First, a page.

John in Phoenix writes: Can you discuss Stanford's QB situation? The recruiting class looks incredible but with Andrew Luck gone, the unknown factor will be the QB position for next year. Will it be Brett Nottingham or one of the other upstarts? Excited about next season, but nervous about the uncertainty at the most important position.
Kevin Gemmell: David Shaw has said that his quarterback competition has already begun, and will likely keep going well into fall camp — and could be up in the air until the week before the season opener. You have to think that Nottingham has some sort of slight lead because of his No. 2 status last season and the fact that he has a little game experience. But there are some very talented quarterbacks who have been waiting to get their shot. Whoever starts, the fact remains that they will be a first-year starter, prone to mental mistakes and "what-was-he-thinking" moments. It's all part of the learning curve — especially in a pro-style offense that relies so heavily on proper calls and reads at the line. I'm not expecting out-of-this-world quarterback play next season. But the guys on the roster are talented enough that I'm also not expecting a horror show under center.
TJ in San Francisco writes: So, I'm really excited about the recruiting class, but I have to ask — what's with signing so many O-linemen in one year? Not that I'm complaining, but I've never seen or heard of anything like it. Is it just that we didn't expect to get them all or is it part of a plan?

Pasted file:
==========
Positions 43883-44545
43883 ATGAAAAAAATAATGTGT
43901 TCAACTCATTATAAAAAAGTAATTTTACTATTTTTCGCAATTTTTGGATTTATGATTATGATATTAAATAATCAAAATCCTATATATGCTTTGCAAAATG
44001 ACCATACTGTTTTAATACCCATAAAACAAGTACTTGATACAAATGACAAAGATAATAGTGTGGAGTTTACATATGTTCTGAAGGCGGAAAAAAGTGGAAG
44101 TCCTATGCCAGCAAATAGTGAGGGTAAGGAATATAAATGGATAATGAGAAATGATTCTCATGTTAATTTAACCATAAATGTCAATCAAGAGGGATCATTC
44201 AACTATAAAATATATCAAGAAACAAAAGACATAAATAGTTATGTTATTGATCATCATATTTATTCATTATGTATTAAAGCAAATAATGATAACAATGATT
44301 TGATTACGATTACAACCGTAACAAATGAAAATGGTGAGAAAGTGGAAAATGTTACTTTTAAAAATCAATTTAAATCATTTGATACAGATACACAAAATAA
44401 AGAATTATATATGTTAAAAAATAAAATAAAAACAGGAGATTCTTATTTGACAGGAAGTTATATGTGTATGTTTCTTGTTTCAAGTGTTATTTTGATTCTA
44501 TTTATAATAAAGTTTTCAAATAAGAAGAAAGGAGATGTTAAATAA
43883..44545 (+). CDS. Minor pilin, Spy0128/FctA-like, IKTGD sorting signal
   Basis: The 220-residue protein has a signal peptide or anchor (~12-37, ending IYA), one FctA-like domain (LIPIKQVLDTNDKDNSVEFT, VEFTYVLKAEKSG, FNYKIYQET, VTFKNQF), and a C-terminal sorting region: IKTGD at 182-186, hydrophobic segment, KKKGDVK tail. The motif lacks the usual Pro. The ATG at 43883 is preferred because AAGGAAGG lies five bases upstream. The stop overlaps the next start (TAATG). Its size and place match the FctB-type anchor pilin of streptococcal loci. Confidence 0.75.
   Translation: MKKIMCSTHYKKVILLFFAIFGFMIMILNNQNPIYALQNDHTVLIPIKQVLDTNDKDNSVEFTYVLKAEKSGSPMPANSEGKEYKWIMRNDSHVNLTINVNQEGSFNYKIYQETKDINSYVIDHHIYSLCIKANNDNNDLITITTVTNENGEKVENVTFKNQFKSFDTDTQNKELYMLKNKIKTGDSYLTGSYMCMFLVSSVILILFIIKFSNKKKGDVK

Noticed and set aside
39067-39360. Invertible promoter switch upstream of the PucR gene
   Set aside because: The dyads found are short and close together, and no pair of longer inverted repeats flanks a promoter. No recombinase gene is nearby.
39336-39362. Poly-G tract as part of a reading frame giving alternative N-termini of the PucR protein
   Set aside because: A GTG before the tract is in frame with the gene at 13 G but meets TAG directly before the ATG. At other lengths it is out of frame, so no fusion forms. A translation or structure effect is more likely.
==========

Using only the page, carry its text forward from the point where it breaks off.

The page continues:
Kevin Gemmell: Shaw talked a little bit about the depth issue in the two-part Q&A I did with him last week. Something else to keep in mind is that really, really good offensive linemen — who also meet Stanford's academic requirements — don't come around too often and in such numbers. Shaw and his staff identified this group more than a year ago, targeted them and have been giving them the hard sell for the last year and change. He and his staff knew that it's a rare occurrence to have this many elite linemen — who are also academically eligible — in one recruiting class. The fact that they were able to nab so many of them is really quite extraordinary.
Paul in Stanford, Calif. writes: This 2012 haul is pretty impressive for the Cardinal. Who do you expect to make an appearance next fall? Do you think this O-Line will make it easier to grab a star QB next year?
Kevin Gemmell: A coach I used to cover once said that "the further you are from the center, the better chance you have to play as a freshman." Meaning, offensive linemen and quarterbacks usually aren't ready to play as true freshman while wide receivers and running backs usually are. I don't think that's the case with this class. I think it's very possible that we could see a couple of the linemen step in and compete for playing time right away. When I talked with Shaw about the class, he seemed very excited about some of the wide receiver prospects — Conner Crane, Kodi Whitfield, Dontonio Jordan and Michael Rector. I think Noor Davis might get some time at linebacker and wouldn't be surprised to see Alex Carter break his way into the rotation at cornerback.
Fleecemonkey writes: Is David Shaw a better recruiter than Jim Harbaugh? And how good will Stanford's running game be the next couple of years? Very good? Great? Elite?
Kevin Gemmell: His classes certainly rank higher than Harbaugh's, so if that is your measuring stick, then the answer is yes. But Harbaugh certainly gets a great deal of credit for finding the guys who didn't receive high marks and turning them into fantastic football players. Shaw closed on a lot of great prospects this year. But that's all they are at this point — prospects. The real measuring stick is what he does with them once he gets them in a Stanford uniform.